Croker Sack

"Democracy is the theory that the common people know what they want, and deserve to get it good and hard." — Henry Louis Mencken (1880-1956)

Monday, December 06, 2004

Cost is no obstacle unless you pay it

An editorial in today’s New York Times offers a typically adolescent argument against the federal government’s recent policy choices related to protecting salmon in west coast states.

Here is the concluding paragraph:

The administration offers endless justifications for its proposals, chiefly the insupportable claim that both dam removal and habitat protection would exact an unacceptable economic price. It also promises mitigating measures, including technological fixes to help the fish over and around the dams, and more "focused" habitat protection, albeit in a much smaller area than the fish's historical range. But clearly the administration's heart isn't in it. The underlying message here is that commercial interests come first, salmon second, even if history suggests that the two can comfortably coexist.

If one lives in the eastern states, destroying dams used to enable river navigation, to produce electricity, and to irrigate farmland in the Pacific Northwest probably does seem to be an acceptable economic price to pay. When you don’t pay the price, cost is no obstacle to achieving what you want.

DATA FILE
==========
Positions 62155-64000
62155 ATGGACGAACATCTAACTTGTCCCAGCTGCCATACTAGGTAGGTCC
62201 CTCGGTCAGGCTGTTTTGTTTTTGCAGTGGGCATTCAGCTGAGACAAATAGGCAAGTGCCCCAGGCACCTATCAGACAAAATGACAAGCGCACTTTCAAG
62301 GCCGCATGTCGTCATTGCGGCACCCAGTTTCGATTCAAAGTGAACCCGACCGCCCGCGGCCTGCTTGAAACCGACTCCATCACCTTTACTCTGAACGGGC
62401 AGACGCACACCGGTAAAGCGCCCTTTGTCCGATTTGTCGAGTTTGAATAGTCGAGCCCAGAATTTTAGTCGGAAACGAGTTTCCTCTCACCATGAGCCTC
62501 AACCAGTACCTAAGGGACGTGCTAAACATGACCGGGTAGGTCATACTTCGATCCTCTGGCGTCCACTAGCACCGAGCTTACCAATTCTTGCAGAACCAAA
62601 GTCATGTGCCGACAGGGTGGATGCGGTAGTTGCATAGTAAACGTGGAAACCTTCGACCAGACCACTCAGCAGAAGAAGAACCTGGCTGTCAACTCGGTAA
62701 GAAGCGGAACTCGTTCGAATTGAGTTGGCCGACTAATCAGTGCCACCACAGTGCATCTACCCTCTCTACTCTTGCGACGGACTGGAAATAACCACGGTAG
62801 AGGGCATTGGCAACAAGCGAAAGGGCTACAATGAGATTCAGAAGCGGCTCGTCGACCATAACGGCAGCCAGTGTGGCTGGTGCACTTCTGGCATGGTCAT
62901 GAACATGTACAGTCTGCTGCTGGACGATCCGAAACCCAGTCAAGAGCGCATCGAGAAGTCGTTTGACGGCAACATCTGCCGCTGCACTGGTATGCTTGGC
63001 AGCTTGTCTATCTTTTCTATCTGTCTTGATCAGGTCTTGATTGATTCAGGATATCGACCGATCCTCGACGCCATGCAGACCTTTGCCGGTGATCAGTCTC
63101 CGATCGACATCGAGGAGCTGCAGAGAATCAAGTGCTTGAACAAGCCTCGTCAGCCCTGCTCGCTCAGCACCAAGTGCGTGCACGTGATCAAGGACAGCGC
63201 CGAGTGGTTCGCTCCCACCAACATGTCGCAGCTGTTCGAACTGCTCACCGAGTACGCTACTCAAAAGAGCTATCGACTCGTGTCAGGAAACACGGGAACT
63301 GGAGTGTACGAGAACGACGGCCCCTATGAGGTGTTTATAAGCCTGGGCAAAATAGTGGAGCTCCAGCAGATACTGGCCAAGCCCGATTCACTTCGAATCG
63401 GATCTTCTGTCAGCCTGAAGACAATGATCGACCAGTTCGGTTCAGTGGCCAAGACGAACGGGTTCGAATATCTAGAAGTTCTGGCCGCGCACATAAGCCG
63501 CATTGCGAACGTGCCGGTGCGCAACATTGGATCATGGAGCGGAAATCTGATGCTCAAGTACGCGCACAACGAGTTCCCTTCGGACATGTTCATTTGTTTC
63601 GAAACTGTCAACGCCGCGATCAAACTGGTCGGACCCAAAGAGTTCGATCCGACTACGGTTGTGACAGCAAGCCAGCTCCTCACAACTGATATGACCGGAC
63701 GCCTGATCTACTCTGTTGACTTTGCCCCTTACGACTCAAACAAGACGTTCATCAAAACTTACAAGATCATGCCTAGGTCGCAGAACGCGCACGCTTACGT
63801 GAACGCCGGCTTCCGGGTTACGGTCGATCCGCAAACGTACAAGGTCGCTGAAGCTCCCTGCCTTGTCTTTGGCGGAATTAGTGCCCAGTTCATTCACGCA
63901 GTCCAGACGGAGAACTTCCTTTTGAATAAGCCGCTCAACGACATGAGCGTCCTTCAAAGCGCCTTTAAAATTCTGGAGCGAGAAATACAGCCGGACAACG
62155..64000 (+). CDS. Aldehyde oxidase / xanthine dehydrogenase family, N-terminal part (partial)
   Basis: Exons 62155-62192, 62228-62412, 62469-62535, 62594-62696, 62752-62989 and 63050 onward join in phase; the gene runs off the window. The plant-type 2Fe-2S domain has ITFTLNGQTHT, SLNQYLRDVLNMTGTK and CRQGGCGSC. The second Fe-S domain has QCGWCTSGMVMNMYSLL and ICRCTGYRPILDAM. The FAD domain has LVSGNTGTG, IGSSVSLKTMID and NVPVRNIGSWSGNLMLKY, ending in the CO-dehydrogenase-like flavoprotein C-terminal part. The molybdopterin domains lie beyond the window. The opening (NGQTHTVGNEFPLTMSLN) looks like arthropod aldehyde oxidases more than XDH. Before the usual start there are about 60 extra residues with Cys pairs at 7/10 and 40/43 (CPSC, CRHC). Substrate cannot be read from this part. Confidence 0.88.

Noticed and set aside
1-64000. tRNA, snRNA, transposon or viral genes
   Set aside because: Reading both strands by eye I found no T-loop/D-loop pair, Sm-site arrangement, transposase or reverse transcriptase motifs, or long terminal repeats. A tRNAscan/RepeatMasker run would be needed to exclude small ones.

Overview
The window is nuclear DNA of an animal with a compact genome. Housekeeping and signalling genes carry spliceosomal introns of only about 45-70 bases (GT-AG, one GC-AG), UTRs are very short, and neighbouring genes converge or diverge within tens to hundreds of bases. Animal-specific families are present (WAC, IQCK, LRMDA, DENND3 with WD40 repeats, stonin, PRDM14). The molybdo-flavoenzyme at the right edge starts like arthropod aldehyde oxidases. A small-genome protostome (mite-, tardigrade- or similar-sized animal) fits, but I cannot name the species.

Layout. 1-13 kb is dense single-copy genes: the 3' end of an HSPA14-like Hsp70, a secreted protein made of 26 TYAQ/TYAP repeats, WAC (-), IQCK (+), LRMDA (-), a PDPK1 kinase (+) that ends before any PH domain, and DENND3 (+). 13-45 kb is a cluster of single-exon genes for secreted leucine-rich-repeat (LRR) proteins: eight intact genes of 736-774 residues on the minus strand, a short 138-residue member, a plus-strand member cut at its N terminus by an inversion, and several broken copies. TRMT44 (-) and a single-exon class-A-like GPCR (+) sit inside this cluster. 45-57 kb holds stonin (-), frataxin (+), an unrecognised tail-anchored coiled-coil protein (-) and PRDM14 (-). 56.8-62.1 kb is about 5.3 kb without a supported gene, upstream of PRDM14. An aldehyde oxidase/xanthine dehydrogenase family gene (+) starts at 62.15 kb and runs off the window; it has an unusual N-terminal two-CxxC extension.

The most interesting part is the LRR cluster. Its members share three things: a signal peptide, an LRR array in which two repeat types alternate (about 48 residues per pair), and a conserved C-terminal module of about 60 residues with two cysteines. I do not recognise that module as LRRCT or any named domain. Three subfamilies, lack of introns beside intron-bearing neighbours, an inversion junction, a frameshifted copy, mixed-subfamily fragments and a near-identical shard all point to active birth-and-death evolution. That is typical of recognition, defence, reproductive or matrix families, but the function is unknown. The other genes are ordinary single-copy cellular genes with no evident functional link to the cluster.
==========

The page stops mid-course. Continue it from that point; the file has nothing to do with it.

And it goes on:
Likewise, one whose property is unaffected by restrictions on its use may believe that greater restrictions are acceptable. When the property isn’t yours, and you aren’t required to compensate the owner for taking his property for use as a public nature preserve, hardly any restrictions would seem unreasonable.

The really odd thing about this editorial’s conclusion is in its last sentence. Having criticized the federal government for giving priority to economic development rather than preservation of salmon stocks, the editorialist claimed “history suggests that the two can comfortably coexist.”

What history could he be talking about? The very dams he wants to destroy are part of the commercial development which he claims can comfortably coexist with the salmon.

The economic development of land in the west is the very thing the editorialist wants to prohibit in the name of saving the salmon. He might be comfortable with his preferred policies, but then he doesn’t live in the areas which would be affected.


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